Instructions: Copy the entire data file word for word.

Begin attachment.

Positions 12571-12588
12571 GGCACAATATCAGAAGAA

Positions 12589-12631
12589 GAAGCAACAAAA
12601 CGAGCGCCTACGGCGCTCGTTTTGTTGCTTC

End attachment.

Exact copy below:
Positions 12571-12588
12571 GGCACAATATCAGAAGAA

Positions 12589-12631
12589 GAAGCAACAAAA
12601 CGAGCGCCTACGGCGCTCGTTTTGTTGCTTC